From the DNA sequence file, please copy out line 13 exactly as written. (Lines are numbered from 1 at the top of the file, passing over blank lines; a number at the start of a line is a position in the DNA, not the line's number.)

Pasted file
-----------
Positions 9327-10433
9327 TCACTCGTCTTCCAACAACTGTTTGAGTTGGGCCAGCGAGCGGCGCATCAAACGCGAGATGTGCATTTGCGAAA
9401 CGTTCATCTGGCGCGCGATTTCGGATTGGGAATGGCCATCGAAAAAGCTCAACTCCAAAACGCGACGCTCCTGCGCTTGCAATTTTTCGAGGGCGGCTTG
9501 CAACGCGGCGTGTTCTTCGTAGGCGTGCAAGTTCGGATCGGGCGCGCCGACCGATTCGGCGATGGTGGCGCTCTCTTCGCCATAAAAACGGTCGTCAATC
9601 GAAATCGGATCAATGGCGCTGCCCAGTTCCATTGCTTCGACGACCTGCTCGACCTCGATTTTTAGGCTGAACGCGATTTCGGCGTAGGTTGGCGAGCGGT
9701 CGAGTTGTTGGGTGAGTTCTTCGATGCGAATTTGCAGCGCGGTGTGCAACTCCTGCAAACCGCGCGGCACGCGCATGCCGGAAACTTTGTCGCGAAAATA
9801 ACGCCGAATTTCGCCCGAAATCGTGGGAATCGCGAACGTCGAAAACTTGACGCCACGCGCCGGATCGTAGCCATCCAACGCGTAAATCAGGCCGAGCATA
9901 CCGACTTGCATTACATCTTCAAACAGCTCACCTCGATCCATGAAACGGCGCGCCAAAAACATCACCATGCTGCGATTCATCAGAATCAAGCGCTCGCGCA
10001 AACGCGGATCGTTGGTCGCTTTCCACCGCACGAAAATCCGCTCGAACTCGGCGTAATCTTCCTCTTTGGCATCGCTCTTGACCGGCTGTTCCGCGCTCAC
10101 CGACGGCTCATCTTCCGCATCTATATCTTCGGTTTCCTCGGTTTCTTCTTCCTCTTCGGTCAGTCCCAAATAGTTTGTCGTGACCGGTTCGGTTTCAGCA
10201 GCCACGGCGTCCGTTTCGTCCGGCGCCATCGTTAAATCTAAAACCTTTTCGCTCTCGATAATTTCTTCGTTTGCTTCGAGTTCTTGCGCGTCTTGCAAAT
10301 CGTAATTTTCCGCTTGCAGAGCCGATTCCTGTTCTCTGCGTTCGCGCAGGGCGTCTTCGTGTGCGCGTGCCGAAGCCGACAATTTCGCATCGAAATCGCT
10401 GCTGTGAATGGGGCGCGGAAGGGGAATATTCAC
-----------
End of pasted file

10401 GCTGTGAATGGGGCGCGGAAGGGGAATATTCAC